of solvents,[8] with low dielectric media (e.g., hexane: 90 % ee;
dioxane: 94 % ee) being generally most efficient. The superior
levels of asymmetric induction and efficiency exhibited by the
amine salt 1 in Et2O to afford the dimethoxy-protected
aldehyde (2R)-5 in 86 % yield with 94 % ee in one chemical
process prompted us to select these catalytic conditions for
further exploration.
Angew. Chem. 2004, 116, 6890 –6892
10[e]
[a] Absolute and relative stereochemistry assigned by chemical correlation. [b] Determined by chiral GLC or Mosher ester analysis. [c] Enantiomeric excess of major diastereomer. [d] Performed in dioxane. [e] Et2NH/
SiO2 in place of MeOH/Amberlyst-15. TIPS = triisopropylsilyl, Piv = pivaloyl.
variety of formyl acceptors effectively prevents homodimerization while providing the desired cross-aldol products in
excellent yields (Table 1, entries 1–10, 58–90 % yield). Significant electronic and structural modification in the acceptor
component can be realized to incorporate a-alkyl, a-aromatic, and a-oxy functionality (Table 1, entries 1–7, 90–
97 % ee).
www.angewandte.de
2004 Wiley-VCH Verlag GmbH & Co. KGaA, Weinheim
6891
Zuschriften
Whereas it has been documented that a-acyloxy-substituted aldehydes are inert to proline catalysis,[9] we have found
that these substrates readily participate as electrophilic aldol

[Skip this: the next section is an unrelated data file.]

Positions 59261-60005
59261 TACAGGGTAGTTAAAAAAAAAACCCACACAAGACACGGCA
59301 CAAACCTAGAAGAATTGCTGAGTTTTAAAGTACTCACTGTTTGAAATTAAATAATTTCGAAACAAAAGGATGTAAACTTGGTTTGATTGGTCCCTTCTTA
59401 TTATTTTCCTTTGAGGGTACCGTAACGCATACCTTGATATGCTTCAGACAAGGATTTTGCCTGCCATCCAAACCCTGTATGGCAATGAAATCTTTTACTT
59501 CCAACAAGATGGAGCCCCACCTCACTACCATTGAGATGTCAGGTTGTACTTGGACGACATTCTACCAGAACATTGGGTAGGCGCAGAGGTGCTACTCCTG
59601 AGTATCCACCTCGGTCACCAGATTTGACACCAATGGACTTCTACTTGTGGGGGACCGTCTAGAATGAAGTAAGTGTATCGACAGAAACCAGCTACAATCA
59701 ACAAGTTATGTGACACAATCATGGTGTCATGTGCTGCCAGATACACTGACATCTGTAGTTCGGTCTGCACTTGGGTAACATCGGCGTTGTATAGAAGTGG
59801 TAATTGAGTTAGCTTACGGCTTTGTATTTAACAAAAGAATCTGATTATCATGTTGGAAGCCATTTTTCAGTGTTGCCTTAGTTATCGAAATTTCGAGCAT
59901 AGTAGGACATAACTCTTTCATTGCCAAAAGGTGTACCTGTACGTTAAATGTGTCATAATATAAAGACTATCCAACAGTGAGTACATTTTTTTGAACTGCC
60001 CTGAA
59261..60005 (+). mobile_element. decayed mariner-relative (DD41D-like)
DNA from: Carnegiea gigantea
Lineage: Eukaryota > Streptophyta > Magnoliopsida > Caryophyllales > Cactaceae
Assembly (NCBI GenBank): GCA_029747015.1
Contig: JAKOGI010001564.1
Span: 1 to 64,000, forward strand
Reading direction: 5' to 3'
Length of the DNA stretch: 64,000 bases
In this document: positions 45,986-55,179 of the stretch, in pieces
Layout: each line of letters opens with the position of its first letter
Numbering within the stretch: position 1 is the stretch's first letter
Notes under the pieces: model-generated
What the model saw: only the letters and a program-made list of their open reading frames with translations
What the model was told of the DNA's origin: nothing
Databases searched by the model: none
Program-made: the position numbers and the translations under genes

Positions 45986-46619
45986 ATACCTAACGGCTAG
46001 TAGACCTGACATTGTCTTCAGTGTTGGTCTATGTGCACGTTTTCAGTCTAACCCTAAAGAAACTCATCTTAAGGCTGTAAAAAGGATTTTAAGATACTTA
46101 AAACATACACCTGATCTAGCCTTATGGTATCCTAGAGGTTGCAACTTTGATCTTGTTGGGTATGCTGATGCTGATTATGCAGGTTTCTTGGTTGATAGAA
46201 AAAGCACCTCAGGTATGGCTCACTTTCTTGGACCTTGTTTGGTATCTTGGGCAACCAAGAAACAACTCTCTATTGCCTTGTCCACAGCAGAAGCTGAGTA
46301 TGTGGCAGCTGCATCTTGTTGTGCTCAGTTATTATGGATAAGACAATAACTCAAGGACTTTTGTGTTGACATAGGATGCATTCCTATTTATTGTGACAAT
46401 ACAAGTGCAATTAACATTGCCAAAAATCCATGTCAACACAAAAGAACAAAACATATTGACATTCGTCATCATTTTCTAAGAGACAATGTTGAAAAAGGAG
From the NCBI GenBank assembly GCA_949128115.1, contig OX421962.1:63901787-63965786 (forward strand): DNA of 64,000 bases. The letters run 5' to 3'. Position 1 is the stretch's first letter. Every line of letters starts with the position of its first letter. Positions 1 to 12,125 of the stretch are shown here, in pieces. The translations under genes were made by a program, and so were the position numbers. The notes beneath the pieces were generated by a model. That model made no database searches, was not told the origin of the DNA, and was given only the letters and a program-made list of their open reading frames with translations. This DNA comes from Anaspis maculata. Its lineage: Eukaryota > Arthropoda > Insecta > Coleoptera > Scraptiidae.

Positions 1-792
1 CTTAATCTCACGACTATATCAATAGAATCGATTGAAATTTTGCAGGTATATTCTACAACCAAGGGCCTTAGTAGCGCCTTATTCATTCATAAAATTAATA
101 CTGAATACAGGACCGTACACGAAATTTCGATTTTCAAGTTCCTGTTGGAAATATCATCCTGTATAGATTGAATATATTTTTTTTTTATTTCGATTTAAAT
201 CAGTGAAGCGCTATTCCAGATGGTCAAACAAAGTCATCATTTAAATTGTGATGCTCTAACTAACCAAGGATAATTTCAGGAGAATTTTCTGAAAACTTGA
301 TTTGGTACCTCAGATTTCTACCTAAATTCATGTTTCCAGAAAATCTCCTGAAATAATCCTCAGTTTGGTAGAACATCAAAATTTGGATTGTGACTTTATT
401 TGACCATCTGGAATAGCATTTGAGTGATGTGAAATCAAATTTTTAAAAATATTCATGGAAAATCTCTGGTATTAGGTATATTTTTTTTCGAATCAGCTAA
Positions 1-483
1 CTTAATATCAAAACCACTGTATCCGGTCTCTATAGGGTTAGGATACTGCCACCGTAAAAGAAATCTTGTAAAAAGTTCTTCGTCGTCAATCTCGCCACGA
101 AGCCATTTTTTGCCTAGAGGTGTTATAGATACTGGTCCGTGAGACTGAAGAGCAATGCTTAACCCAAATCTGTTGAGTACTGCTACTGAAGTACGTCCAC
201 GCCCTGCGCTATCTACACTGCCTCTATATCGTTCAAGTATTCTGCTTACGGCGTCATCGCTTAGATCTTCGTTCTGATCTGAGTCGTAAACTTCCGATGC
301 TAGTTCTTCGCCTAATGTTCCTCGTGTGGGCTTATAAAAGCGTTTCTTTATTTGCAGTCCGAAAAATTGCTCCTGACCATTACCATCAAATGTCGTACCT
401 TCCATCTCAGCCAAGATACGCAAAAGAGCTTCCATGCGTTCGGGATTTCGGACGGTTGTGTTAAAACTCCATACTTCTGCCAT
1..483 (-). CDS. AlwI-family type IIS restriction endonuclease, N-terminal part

partners in the presence of amine 1 (Table 1, entry 7, 58 %
yield, 90 % ee).
We next examined the capacity of imidazolidinone 1 to
catalyze the homodimerization of a-heterosubstituted aldehydes (Table 1). It has been established that proline catalysis
in this venue provides erythrose architecture in one step,[9] a
transformation that enables the selective production of
mannose, glucose, or allose in only two chemical reactions.[10]
As shown in Table 1, entries 8 and 9, exposure of catalyst 1 to
a-benzyloxy or a-benzylsulfide aldehydes also provides the
erythrose aldol adduct with high levels of enantiocontrol (92–
97 % ee). In contrast, a-silyloxy aldehydes provide the
corresponding threose aldehyde product upon hydrolysis of
the corresponding hemiacetal over silica gel (Table 1,
entry 10, 4:1 syn/anti, 92 % ee). As such, we anticipate that
the imidazolidinone catalyst will be valuable in the production of hexose carbohydrates that are not available through
proline catalysis (e.g. idose, gulose, galactose).[11] More
importantly, this result demonstrates the capacity for orthogonal enamine selectivities as a function of amine catalyst
architecture.
In summary, we have documented the first asymmetric
organocatalytic aldol reaction in the presence of imidazolidinone catalysts. This method allows enantioselective access to
b-hydroxy dimethoxyacetals, bench-stable adducts that functionally complement the b-hydroxyaldehyde adducts derived